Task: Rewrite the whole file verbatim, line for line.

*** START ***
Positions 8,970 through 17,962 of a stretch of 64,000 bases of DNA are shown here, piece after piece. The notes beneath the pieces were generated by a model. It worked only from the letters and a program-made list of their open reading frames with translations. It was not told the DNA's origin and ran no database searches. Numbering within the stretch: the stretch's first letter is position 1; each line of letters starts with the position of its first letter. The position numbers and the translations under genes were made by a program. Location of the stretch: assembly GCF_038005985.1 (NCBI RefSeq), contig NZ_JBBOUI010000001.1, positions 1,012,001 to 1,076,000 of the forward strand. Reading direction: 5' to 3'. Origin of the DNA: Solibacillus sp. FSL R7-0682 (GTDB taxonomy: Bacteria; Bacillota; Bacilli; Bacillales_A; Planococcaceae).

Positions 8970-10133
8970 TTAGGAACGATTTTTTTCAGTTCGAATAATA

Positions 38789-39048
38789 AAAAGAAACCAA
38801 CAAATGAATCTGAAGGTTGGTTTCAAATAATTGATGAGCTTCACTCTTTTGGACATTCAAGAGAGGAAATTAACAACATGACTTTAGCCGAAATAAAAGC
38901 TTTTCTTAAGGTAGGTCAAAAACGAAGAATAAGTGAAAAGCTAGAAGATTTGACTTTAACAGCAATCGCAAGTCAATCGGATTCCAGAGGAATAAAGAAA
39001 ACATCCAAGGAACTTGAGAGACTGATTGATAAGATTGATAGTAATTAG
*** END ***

Positions 8,970 through 17,962 of a stretch of 64,000 bases of DNA are shown here, piece after piece. The notes beneath the pieces were generated by a model. It worked only from the letters and a program-made list of their open reading frames with translations. It was not told the DNA's origin and ran no database searches. Numbering within the stretch: the stretch's first letter is position 1; each line of letters starts with the position of its first letter. The position numbers and the translations under genes were made by a program. Location of the stretch: assembly GCF_038005985.1 (NCBI RefSeq), contig NZ_JBBOUI010000001.1, positions 1,012,001 to 1,076,000 of the forward strand. Reading direction: 5' to 3'. Origin of the DNA: Solibacillus sp. FSL R7-0682 (GTDB taxonomy: Bacteria; Bacillota; Bacilli; Bacillales_A; Planococcaceae).

Positions 8970-10133
8970 TTAGGAACGATTTTTTTCAGTTCGAATAATA

Positions 38789-39048
38789 AAAAGAAACCAA
38801 CAAATGAATCTGAAGGTTGGTTTCAAATAATTGATGAGCTTCACTCTTTTGGACATTCAAGAGAGGAAATTAACAACATGACTTTAGCCGAAATAAAAGC
38901 TTTTCTTAAGGTAGGTCAAAAACGAAGAATAAGTGAAAAGCTAGAAGATTTGACTTTAACAGCAATCGCAAGTCAATCGGATTCCAGAGGAATAAAGAAA
39001 ACATCCAAGGAACTTGAGAGACTGATTGATAAGATTGATAGTAATTAG